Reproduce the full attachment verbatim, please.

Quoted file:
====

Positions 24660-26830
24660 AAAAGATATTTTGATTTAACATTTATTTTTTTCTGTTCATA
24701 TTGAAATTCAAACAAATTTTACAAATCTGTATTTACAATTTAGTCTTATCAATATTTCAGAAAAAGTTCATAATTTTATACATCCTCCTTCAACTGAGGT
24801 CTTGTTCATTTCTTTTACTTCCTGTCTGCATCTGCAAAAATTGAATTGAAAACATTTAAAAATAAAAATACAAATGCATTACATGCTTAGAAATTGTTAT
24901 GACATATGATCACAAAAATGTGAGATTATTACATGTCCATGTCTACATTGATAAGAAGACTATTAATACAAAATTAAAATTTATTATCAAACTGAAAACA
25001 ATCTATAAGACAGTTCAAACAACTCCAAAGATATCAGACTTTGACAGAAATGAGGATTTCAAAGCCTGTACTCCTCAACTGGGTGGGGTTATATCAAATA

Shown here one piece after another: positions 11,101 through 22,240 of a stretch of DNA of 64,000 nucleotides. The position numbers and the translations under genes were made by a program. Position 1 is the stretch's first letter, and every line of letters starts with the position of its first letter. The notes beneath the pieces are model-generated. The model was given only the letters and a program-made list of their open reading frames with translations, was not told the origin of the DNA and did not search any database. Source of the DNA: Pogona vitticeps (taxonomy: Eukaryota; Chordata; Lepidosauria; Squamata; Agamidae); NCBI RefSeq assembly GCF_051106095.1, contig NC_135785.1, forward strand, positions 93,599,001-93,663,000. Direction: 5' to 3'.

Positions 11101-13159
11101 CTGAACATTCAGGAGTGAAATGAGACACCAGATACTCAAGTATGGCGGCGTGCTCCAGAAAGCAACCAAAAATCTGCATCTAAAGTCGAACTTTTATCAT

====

Positions 24660-26830
24660 AAAAGATATTTTGATTTAACATTTATTTTTTTCTGTTCATA
24701 TTGAAATTCAAACAAATTTTACAAATCTGTATTTACAATTTAGTCTTATCAATATTTCAGAAAAAGTTCATAATTTTATACATCCTCCTTCAACTGAGGT
24801 CTTGTTCATTTCTTTTACTTCCTGTCTGCATCTGCAAAAATTGAATTGAAAACATTTAAAAATAAAAATACAAATGCATTACATGCTTAGAAATTGTTAT
24901 GACATATGATCACAAAAATGTGAGATTATTACATGTCCATGTCTACATTGATAAGAAGACTATTAATACAAAATTAAAATTTATTATCAAACTGAAAACA
25001 ATCTATAAGACAGTTCAAACAACTCCAAAGATATCAGACTTTGACAGAAATGAGGATTTCAAAGCCTGTACTCCTCAACTGGGTGGGGTTATATCAAATA

Shown here one piece after another: positions 11,101 through 22,240 of a stretch of DNA of 64,000 nucleotides. The position numbers and the translations under genes were made by a program. Position 1 is the stretch's first letter, and every line of letters starts with the position of its first letter. The notes beneath the pieces are model-generated. The model was given only the letters and a program-made list of their open reading frames with translations, was not told the origin of the DNA and did not search any database. Source of the DNA: Pogona vitticeps (taxonomy: Eukaryota; Chordata; Lepidosauria; Squamata; Agamidae); NCBI RefSeq assembly GCF_051106095.1, contig NC_135785.1, forward strand, positions 93,599,001-93,663,000. Direction: 5' to 3'.

Positions 11101-13159
11101 CTGAACATTCAGGAGTGAAATGAGACACCAGATACTCAAGTATGGCGGCGTGCTCCAGAAAGCAACCAAAAATCTGCATCTAAAGTCGAACTTTTATCAT